If a bladder stone does not pass on its own, is large, or is causing other problems, then the doctor generally recommends removing the stone. A bladder stone may be removed in a procedure called cystolitholapaxy. During cystolitholapaxy, a cytoscope with a small camera is inserted into the bladder through the urethra (the tube through which urine leaves the body) to enable visualization of the stone. Once the stone is located, it can be broken into small bits using a mechanical device, laser, or ultrasound, and then flushed out of the bladder. Cystolitholapaxy is generally performed under local or general anesthesia to minimize pain or discomfort during the procedure. Antibiotics may be prescribed before the procedure to reduce the risk of infection.
Bladder stones that are too large to remove using cystolitholapaxy may be removed surgically through an incision in the bladder. If the bladder stone is related to another urological problem such as an enlarged prostate gland or a blockage at the base of the bladder that obstructs the flow of urine into the urethra, then these underlying problems also may be addressed during surgery.
Ensuring adequate hydration by drinking plenty of water and other fluids may help to prevent the formation of bladder stones and to prevent recurrences. Since consumption of cranberry and lingonberry juice may help to prevent UTIs, which may promote bladder stone formation, many people who develop recurrent UTIs incorporate these into their diets. Fresh, unsweetened lemon juice also helps to flush out the urinary tract.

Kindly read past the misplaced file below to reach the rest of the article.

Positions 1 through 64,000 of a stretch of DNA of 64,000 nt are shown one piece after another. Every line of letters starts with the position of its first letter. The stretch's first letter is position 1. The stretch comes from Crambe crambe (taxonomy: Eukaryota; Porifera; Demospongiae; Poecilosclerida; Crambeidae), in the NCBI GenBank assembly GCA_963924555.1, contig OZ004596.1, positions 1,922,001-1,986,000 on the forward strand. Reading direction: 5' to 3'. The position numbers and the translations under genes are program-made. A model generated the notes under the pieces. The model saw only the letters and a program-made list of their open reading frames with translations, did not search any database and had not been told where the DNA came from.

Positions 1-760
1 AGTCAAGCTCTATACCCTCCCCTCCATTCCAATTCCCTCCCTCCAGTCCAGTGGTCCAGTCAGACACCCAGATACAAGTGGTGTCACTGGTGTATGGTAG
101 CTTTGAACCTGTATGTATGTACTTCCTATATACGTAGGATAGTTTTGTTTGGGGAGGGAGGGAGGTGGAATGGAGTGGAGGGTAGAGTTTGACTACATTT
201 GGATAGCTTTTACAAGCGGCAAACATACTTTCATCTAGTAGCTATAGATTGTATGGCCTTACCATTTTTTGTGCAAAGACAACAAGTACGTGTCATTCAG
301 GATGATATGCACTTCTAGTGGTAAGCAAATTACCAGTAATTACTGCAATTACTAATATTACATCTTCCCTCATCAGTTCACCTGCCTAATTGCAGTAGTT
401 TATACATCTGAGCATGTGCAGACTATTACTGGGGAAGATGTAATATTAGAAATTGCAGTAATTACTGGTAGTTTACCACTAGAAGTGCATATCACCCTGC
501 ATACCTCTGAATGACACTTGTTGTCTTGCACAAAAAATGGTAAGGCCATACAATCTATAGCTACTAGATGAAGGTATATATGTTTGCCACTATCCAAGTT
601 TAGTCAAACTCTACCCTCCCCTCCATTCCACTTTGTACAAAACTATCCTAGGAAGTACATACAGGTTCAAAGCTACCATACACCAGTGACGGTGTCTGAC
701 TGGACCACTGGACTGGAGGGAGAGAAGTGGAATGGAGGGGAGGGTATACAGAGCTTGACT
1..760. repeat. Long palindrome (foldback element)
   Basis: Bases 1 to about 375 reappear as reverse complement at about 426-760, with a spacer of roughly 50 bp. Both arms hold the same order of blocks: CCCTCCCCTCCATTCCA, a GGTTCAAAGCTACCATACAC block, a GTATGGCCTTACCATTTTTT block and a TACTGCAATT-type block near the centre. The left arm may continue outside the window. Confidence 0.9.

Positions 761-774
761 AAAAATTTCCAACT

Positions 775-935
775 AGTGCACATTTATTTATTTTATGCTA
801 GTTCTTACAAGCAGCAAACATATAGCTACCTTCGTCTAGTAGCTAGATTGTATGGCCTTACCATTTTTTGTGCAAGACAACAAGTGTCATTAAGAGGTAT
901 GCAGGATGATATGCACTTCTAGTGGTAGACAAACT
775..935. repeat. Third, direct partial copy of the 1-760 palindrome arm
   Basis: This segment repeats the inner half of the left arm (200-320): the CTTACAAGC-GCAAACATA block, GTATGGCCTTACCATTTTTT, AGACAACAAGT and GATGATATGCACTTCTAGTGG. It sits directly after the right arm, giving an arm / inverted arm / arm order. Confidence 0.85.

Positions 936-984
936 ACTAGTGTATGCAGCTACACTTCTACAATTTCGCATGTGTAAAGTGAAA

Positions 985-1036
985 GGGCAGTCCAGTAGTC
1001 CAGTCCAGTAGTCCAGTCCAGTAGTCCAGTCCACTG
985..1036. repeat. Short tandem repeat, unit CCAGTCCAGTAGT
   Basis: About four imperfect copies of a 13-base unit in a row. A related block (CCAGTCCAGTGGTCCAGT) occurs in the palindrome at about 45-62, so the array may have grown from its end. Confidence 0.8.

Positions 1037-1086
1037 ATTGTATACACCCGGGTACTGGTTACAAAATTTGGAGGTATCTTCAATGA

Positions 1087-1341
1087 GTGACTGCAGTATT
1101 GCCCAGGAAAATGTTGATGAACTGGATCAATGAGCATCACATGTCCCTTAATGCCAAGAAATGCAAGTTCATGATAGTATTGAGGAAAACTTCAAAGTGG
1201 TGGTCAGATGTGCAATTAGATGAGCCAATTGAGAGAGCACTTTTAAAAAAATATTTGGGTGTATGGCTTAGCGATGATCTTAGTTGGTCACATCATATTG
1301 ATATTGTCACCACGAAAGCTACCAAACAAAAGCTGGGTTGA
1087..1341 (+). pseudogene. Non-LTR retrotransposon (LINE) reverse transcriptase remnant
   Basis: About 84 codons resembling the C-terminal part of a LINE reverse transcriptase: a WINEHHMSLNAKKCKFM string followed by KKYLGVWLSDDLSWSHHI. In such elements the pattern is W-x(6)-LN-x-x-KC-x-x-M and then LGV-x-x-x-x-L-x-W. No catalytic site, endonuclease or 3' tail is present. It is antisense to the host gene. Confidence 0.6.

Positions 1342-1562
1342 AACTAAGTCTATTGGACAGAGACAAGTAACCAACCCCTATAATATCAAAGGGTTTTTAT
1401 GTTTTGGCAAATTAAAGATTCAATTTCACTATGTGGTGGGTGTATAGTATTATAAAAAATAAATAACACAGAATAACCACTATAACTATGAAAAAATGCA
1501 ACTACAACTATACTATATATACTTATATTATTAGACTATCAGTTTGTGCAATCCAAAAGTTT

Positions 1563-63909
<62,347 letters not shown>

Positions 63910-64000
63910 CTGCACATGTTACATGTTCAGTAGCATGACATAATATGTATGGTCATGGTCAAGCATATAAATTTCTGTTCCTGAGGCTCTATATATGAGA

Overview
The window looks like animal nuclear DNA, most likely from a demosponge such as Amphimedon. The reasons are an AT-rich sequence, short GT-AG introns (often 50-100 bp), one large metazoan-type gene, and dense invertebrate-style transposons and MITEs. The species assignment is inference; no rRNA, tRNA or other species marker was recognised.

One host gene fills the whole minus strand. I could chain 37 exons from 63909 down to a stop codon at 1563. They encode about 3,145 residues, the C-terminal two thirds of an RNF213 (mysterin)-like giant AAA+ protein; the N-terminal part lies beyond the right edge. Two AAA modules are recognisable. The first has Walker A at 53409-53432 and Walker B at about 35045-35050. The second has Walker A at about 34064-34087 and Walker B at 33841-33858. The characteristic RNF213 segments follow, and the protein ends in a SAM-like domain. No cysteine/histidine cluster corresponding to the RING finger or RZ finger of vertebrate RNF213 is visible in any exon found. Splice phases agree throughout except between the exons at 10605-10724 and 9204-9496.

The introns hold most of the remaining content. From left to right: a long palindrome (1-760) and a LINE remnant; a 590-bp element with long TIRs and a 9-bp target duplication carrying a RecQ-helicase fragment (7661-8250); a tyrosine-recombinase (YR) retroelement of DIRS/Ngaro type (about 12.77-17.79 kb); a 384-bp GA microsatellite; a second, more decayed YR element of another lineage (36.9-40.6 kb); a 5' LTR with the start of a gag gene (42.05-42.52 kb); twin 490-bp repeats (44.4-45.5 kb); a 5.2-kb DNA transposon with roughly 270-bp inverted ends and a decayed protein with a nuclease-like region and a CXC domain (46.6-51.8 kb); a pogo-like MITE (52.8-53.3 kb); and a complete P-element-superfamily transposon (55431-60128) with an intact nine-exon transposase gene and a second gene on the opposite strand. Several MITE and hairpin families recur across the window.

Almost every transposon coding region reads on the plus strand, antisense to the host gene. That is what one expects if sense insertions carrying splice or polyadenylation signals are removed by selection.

Cystolitholapaxy —Removal of bladder stones by breaking them in the bladder and then irrigating the bladder to flush out the fragments.
Cytoscopy —Examination of the bladder and urethra using a cystoscope, a long, thin tube with a light and lens that is inserted into the urethra. A cytoscope may have a tool to remove tissue for examination under a microscope.
Prostate —In males, the gland surrounding the neck of the bladder and urethra that controls the release of urine from the bladder and secretes a fluid component of semen.
Recurrence —The return of a sign, symptom or disease after a successful treatment and remission.
Uroliths —Urinary stones or calculi, crystals of concentrated minerals.
The outlook for persons with bladder stones is usually excellent. Most bladder stones are readily passed in the urine and pose no real threat to the health or integrity of the bladder and the rest of the urinary tract. It is important to identify and effectively address the cause of bladder stones to prevent recurrences. Without resolution of the underlying cause about half of all persons with bladder stones experience a recurrence within five years.
Bladder stones that are left untreated and remain in the bladder can cause painful urination, chronic UTIs and may damage the walls of the bladder or indirectly injure the kidneys. Because they may scratch and rub away the bladder wall, bladder stones can promote the irritation and inflammation that can increase the risk of developing bladder cancer .
Consuming ample amounts of water and other fluids may help to prevent the formation of bladder stones by diluting the concentration of minerals present in the bladder and by helping to prevent UTIs. Daily consumption of cranberry juice also may help to prevent UTIs and stone formation. Timely detection and treatment of urological problems such as a UTI, enlarged prostate or obstruction of the urethra may prevent development and recurrence of stones.
Bartoletti, R., et al. “Epidemiology and Risk Factors in Urolithiasis.” Urologia Internationalis 79, suppl. 1 (2007).
Vandenbroucke, Jan P. “Commentary: Treatment of Bladder Stones and Probabilistic Reasoning in Medicine: An 1835 Account and its Lessons for the Present.” International Journal of Epidemiology 30, no. 6 (2001).
Basler, Joseph. “Bladder Stones.” eMedicine.com. August 10, 2007 [cited April 5, 2008]. WebMD. http://www.emedicine.com/med/topic2852.htm.
Sherman, Neil D. “Bladder Stones.” MedlinePlus. June 16, 2006 [cited April 5, 2008]. National Institutes of Health. http://www.nlm.nih.gov/medlineplus/ency/article/001275.htm.
American Foundation for Urologic Disease, 1000 Corporate Blvd., Linthicum, Maryland, 21090, (410) 689-3700, (866) RING-AUA, (410) 689-3800, http://www.auafoundation.org.
Barbara Wexler MPH